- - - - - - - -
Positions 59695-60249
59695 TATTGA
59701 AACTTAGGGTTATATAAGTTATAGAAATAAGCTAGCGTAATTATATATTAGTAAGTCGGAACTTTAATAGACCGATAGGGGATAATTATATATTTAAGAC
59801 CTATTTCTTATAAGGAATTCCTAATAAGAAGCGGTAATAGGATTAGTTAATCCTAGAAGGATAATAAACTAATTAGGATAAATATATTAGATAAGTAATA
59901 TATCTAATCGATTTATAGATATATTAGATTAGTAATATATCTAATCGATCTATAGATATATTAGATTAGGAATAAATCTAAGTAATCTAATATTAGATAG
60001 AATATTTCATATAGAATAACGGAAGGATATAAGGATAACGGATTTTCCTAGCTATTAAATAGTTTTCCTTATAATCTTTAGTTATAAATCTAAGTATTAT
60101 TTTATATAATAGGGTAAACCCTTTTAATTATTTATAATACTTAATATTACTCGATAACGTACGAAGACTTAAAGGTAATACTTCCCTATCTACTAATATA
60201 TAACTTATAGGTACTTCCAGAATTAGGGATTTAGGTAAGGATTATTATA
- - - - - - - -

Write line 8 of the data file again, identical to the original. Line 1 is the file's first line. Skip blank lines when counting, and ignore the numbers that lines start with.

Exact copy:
60201 TAACTTATAGGTACTTCCAGAATTAGGGATTTAGGTAAGGATTATTATA